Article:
Remembering Janet Sainer

Posted: January 2, 2014

The following remarks were shared at the Third generations United Janet Sainer Luncheon, sponsored by the Brookdale Foundation Group (August 1, 2013).

“The world lost an intergenerational pioneer and hero with the death of Janet Sainer on June 4 2007. Janet, as she was known to everyone, started her more than 50 years of work in the intergenerational field in 1958, working for two synagogues in New York City after graduating with an MSW from Case Western Reserve in Cleveland.

When Janet joined the Community Service Society of New York in 1968, she launched SERVE (Serve and Enrich Retirement by Volunteer Experience). Through SERVE, she recruited seniors to volunteer to work with patients at an institution for the mentally challenged on Staten Island. She wrote about the program in a book that she appropriately titled, SERVE. She received an enthusiastic response to both the book and the program, which served as the foundation for the Retired Senior Volunteer Program (RSVP). Now administered by the Corporation for National and Community Service, RSVP can be found in over 700 sites nationwide.

In 1978, Mayor Ed Koch named Janet the Commissioner of the New York City Department for the Aging, a position she held for 12 years. As commissioner, Janet started and expanded senior service programs. One of her career highlights was establishing the New York City Alzheimer’s Resource Center, the first municipal center in the country to provide counseling and referrals for Alzheimer’s patients and families. After stepping down as commissioner, Janet was approached by the Brookdale Foundation Group to become a special consultant. She agreed and held that position until her death in 2004. At Brookdale, she showed her creative genius once again by developing the Relatives As Parents Program (RAPP) that, today, serves grandparents and other relatives raising children. Her staunch advocacy on behalf of grandfamilies led the 1995 White House Conference on Aging to recommend adopting a policy supporting grandfamilies. Janet had another major victory with the National Family Caregiver Support Program (NFCSP). She encouraged Generations United to advocate for the inclusion of grandparent caregivers. When Congress reauthorized the Older American’s Act in 2000, it included the NFCSP and authorized states to spend up to 10 percent of the funds on grandfamilies.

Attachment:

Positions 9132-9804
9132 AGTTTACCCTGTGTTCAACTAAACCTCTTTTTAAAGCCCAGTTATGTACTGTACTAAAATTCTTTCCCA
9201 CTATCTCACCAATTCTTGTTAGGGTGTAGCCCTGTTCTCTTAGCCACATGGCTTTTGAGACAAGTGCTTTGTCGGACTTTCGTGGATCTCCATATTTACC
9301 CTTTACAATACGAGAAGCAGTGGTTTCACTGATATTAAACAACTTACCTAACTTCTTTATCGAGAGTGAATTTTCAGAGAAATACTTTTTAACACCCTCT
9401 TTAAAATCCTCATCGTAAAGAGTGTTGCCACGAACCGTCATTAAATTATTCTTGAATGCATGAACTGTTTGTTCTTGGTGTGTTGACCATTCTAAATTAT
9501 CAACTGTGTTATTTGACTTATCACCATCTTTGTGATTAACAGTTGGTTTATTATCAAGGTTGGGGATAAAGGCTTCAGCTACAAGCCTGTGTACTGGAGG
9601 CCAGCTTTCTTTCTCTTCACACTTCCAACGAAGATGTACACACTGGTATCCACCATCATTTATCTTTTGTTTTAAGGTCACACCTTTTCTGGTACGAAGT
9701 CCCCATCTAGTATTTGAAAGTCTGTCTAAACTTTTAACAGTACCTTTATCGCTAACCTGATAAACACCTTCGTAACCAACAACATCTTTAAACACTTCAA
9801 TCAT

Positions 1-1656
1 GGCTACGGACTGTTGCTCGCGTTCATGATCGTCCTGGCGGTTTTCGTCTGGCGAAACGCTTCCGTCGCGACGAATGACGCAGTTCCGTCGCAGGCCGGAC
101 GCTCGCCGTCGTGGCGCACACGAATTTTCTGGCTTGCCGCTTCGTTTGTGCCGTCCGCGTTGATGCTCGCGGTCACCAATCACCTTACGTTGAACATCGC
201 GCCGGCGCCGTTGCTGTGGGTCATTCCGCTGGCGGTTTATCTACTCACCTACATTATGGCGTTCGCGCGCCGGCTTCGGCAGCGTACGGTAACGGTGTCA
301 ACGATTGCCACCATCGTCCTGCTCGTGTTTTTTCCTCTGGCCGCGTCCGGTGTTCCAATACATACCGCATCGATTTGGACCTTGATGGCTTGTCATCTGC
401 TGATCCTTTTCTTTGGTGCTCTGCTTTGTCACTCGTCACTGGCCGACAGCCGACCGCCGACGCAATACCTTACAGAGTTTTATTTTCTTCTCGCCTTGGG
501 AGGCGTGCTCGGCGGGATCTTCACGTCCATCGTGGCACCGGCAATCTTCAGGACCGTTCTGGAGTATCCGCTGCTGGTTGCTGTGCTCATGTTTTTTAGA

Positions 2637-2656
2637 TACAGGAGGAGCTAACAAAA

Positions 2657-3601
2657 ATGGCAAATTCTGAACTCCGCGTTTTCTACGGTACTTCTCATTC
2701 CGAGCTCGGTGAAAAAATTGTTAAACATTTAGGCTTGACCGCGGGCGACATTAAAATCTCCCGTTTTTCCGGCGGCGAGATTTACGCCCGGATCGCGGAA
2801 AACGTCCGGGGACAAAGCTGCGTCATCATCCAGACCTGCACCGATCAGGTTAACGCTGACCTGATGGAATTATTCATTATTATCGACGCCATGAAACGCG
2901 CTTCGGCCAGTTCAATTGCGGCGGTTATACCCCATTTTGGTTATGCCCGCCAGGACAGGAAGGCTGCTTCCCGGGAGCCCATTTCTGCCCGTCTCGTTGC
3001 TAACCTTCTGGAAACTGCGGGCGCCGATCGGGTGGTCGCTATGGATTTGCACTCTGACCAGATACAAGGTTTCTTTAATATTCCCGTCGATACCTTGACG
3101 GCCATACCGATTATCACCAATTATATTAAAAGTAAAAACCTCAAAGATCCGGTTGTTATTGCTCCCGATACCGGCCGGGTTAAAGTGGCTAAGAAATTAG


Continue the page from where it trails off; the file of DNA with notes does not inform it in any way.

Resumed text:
During her career, Janet received many awards. In 2003, Generations United added to her cache, presenting her with an award that read, in part, “with respect and admiration for your wisdom, vision and tenacity. You are our hero.” Thanks to the generous support of the Brookdale Foundation Group, Generations United’s conference networking luncheon honors Janet into perpetuity. And true to her spirit, we encourage you to network, take risks, and always keep your eye on the good you can do next.”